A bunch of old men with a constrained perspective, stuck in a church precinct and running an election. This hardly sounds like the premise for a thriller, but when the old men are cardinals, the church precinct is the Vatican and the election is the emergency choosing of a new pope, it all becomes rather more intriguing. Much of this interest has to do with author Robert Harris’ superb research – something the writer is known for in all of his historical novels – as well as his pacing and plotting. What is also fascinating, however, are the machinations of men, church leaders all, whose desire to either ascend to the papacy or avoid it, for reasons both personal and political (scenarios echoed in the excellent film The Two Popes). Given the enduring power that comes with heading the Catholic Church, it’s understandable that vying for the position would involve some dubious tactics. That supposed spiritual leaders would endorse such manoeuvring is – regardless of your own beliefs as a reader – disappointing and disillusioning. It is this tension, plus the possibility of the winning candidate actually making a positive difference in the world, that makes Conclave a gripping, captivating read. –BD


In The Ride Of A Lifetime, The CEO of the Walt Disney Company has given us an engaging and polished account of his career in the media world, his involvement in major take-overs and his own philosophy of leadership. It is actually as good a text-book for business students and entrepreneurs as any I have come across in my limited reading in the field. It is autobiographical, but each chapter is underpinned by observations and maxims, not necessarily original, (‘If You Don’t Innovate, You Die’), but fully understood and put into practice by a shrewd, far-sighted and energetic executive. To assist the reader who wants that sort of guidance, there is a good appendix in which he sets out those maxims. But they need to be read and assimilated as part of the real-life story. He begins, as he began, at the bottom, working his guts out on the studio floor, prepared to tackle any job that came his way. He made opportunities of what others would have regarded as tasks. He made his way steadily up through hard work and determination rather than qualifications or patronage. He gives huge credit to some of the people he worked for, acknowledging their qualities and vision. His ability to do so gives some clue to what they in turn recognised in him when they gave him bigger and more interesting challenges. Iger is obviously a man who demands much but gives much in return. ‘Recognising Talent’ is a two-way traffic. The inside story of some of the biggest films and series in history is well-told: for example, his cooperation with Steven Spielberg and the decisions he had to take about trusting a genius. The balance between management, financing and creativity is hugely complex. He saw Spielberg’s greatest successes and greatest failures, a real roller-coaster ride, holding the director’s hand and sharing the blame while attributing the successes to the artist himself. He describes also those moments when the guy in charge must, having weighed up all the information, “go with his gut”. There are visionary decisions that take an enterprise beyond bean-counting. His rise within the entertainment and media world saw a huge boost when Disney acquired ABC. He personally had to adapt to a new and different corporate culture. Rising to become second-in-command of Disney, he had an uneasy relationship with his boss, who viewed him as a challenger. Having to perform while sometimes being distrusted was a challenge. One of the best aspects of the book is the candour and the grace with which he writes of others. Another maxim in his leadership philosophy is the power of respect for others. When it became clear that the CEO no longer had the confidence of shareholders and board, Iger believed he should actively campaign for his own appointment. This was an arduous and difficult chapter, since many board members and certainly many pundits on Wall Street dismissed him as a potential appointee. He was regarded as a man who had for ten years been an integral part of an executive team that was now failing. He would not bring about the necessary innovations. He did convince the board, and he did bring in the innovations. The second half of the book is about just that: innovations, new visions, new directions and a new style of leadership at the top. The first change was dismantling the Strategic Planning group, which had long dominated all decision-making and stifled executives, who were simply not allowed to tackle the projects they believed necessary. This change had an immediate and positive response from the whole corporation, apart from Strat Planning! “It was as if all the windows had been thrown open and the fresh air was suddenly moving though.” The deal with Steve Jobs on the Disney/Pixar collaboration was a technical and corporate breakthrough, giving Disney an enormously valuable platform. The delicate and lengthy negotiations led to a deep and significant friendship between Iger and Jobs, and the real trust they had in each other, made the deal work. The most important aspect of the deal was the guarantee Iger gave that the Pixar team would remain to all intents and purposes an independent and creative entity, not submerged in Disney. This was not corporate raiding: it was a partnership which allowed an amazing entity to thrive. The acquisition of Marvel Entertainment and Lucas Film was the means to bringing new life to the moribund Disney Animation. This meant access to hugely creative resources, both technical and human and also Star Wars, Captain Marvel and a galaxy of other characters. The purchase of BAMTech and the launching of ESPN were further successes. Iger realised that innovations on this scale would disrupt and demand, and he was careful to be present for his people and making sure they knew he was accessible to them, returning ‘phone calls, replying to e-mails, making the time to talk through specific problems, and being sensitive to the pressures people are feeling. There were on several occasions massive challenges, including the disaster of a terrorist attack in Orlando, which it transpired might have actually been enacted in Disneyworld itself, but for the obvious security presence. It is small wonder that Iger was being canvassed as a serious Democratic nominee for the 2020 presidential elections. Few people could have been a more stark contrast to the previous incumbent of the White House, who infamously tweeted his criticism of Iger’s firing of Roseanne Barr over her attack on a former Obama adviser Valerie Jarrett. In the event, Iger decided against entering that world. This is a story of a highly successful man who created a monopolistic corporate: one has to weigh up whether this is “success” and whether it is good for the consumer. Much to be said about the freedom of media, our freedom of choice, the opportunity for small and innovative companies, against the huge investments which are needed for delivering entertainment on the scale we have come to expect. – RH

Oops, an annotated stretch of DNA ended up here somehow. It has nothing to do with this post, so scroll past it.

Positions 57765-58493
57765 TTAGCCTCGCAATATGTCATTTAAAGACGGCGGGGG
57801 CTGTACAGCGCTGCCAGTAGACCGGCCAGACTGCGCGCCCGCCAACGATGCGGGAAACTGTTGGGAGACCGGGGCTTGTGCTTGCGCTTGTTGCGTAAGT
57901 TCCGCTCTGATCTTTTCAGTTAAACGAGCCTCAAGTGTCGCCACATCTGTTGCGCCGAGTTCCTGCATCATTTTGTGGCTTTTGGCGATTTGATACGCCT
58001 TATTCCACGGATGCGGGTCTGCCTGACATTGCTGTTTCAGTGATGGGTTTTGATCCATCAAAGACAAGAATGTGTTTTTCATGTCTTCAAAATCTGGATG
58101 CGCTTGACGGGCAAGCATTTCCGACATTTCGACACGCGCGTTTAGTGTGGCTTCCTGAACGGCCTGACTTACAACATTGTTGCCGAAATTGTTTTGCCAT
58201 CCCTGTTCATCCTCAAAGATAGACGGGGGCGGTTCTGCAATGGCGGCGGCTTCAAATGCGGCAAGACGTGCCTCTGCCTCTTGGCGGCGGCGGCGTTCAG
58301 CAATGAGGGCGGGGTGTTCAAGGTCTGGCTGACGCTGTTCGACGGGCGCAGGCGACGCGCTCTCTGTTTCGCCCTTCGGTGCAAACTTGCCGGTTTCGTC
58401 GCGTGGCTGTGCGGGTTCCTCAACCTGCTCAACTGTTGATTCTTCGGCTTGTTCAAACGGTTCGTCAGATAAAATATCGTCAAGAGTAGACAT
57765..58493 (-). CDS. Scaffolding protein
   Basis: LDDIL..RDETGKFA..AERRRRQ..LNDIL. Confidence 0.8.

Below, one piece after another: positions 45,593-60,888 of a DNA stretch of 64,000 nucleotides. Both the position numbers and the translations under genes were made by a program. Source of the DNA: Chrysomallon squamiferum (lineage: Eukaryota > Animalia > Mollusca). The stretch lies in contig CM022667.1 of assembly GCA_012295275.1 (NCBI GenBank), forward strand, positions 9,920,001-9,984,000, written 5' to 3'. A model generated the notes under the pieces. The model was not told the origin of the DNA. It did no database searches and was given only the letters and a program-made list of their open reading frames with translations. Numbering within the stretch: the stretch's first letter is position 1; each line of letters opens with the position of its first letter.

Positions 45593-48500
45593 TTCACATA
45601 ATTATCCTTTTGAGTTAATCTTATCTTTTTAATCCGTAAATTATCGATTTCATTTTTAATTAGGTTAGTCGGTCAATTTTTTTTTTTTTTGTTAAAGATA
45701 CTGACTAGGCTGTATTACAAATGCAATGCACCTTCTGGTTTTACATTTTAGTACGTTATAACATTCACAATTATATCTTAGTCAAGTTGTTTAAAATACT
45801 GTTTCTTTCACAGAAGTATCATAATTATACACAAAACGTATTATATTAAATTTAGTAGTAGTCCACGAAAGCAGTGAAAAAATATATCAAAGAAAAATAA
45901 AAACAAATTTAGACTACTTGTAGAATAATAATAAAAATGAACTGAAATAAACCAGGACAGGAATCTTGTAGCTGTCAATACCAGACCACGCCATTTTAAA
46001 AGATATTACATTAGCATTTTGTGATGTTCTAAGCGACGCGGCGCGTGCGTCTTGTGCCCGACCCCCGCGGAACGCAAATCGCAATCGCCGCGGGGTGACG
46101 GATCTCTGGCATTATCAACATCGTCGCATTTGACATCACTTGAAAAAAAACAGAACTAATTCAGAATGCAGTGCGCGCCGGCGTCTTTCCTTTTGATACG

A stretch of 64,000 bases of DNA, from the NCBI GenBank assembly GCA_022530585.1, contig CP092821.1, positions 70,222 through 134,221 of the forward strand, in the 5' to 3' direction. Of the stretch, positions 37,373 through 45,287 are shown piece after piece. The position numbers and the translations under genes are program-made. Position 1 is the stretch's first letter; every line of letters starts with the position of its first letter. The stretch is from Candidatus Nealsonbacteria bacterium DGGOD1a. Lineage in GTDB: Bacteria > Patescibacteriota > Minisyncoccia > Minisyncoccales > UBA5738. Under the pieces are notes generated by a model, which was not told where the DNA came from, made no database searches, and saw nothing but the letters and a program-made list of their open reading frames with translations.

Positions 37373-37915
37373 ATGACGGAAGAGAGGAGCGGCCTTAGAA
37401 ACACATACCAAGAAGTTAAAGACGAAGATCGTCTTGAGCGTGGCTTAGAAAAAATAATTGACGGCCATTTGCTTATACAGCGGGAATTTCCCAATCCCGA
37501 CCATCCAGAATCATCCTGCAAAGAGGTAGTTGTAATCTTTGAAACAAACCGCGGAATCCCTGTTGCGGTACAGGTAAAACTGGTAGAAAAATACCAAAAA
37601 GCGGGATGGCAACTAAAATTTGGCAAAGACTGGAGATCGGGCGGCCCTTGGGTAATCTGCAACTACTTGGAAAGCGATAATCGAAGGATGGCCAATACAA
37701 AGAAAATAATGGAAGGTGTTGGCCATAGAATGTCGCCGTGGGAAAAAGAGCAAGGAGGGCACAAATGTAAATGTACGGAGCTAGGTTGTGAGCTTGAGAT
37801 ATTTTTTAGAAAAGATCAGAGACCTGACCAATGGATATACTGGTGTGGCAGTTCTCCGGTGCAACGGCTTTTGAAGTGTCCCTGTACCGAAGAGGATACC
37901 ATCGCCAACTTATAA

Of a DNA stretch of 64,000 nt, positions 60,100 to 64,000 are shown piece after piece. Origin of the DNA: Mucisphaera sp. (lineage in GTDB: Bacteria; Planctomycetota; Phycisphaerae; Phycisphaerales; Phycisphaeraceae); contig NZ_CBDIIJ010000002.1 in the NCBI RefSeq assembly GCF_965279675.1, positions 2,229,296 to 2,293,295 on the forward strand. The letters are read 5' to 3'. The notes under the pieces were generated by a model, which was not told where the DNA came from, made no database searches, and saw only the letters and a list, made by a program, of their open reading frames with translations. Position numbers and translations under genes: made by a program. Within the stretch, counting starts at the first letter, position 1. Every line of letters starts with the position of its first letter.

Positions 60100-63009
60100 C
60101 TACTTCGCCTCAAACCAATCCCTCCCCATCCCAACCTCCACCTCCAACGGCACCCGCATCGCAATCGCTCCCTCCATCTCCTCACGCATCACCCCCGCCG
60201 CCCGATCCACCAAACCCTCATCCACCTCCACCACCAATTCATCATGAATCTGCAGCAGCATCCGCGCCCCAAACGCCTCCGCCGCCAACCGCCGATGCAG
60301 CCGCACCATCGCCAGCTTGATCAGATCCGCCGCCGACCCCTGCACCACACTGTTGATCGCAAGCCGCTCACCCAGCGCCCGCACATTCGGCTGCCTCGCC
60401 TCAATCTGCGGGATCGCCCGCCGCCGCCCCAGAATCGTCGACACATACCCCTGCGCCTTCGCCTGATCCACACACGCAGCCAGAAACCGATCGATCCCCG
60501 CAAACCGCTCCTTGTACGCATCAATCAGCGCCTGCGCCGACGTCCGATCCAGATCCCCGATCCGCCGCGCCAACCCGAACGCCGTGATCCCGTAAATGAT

South Africa is a rich field for the growing of both grafty politicians and crafty investigative journalists. ‘Crafty’ in the best sense of the word, because they need to look behind the official records, the media releases, the press reports and the fiscal records. They need to look at the solids left when the smoke has drifted away and the mirrors are shattered. Myburgh is a master of the craft. He is also masterly in his clear presentation of his findings. Much of Gangster State will be reflected in court hearings and in the work of commissions of enquiry. Those are often difficult to follow. This lucid, readable and in a sinister way entertaining. But also frightening. How did it happen? What more has happened that has gone unnoticed, except by those impoverished and frightened by their overlords? And how will it end? Will this and the work of other journalists, whistle-blowers and activists turn the tide? What is my role as a reader and citizen? Back to Myburgh and Magashule. We begin with a brief biography of Magashule and his rise to power, with his claims of activism and involvement in the liberation movements. Necessary fictions for any one contending for political power in the ANC. Astute as a politician with personal ambition, he looked for the best way up the party structures: certainly not grassroots involvement but clambering through the branches and up the top. He early learned to manipulate, eliminate and obfuscate. And so to the Party’s Free State centre, from where he soon controlled the appointment of mayors and municipal managers. Here he chose duplicitously to support the Zuma faction against Mbeki. Here he worked tirelessly (such energy, such acumen for criminal purposes) to have the Scorpions disbanded. He served Zuma and served himself well as he was already under scrutiny. The foundations of his power well established, we then follow the looting of the public purse in one scandalous deal after another. Assassinations were essential where criminals fought over the loot and where good guys tried to intervene. Some good men were lucky and were simply dismissed. Polokwane was a good moment. The arrival of the Guptas was a hell-sent opportunity to improve on the already appalling list of plundered funds and failed projects. “Failure” is of course of no consequence to those who have made a profit. Most ingenious of all the criminal ploys our politicians have used is the establishing of consulting companies. Here Magashule is indeed an ace. It’s difficult to decide just which of the schemes Magashule has espoused is the most heinous. Does one measure by the poverty of those further impoverished? By the amount of money which has been ghosted away? By the number of those kicked out of the way to ensure the project goes through? By the damage to the communities in terms of loss of natural resources? By the sheer despair which reigns amongst the disempowered? Yet with all this, the ANC Elective Conference gave the extraordinarily power position of Secretary General to Magashule. I once quoted Macbeth in concluding a review. I do so again. Remember the dialogue in Macbeth between mother and son, after his father had been killed? Prince: What is a traitor? Lady MacDuff: Why, one that swears and lies. Prince: And be all traitors that so do? Lady MacDuff: Everyone that does so is a traitor and must be hanged. Prince: And must they all be hanged that swear and lie? Lady MacDuff: Every one. Prince: Who must hang them? Lady MacDuff: Why, the honest men. Prince: Then the liars and swearers are fools, for there are liars and swearers enough to beat the honest men and hang up them. – RH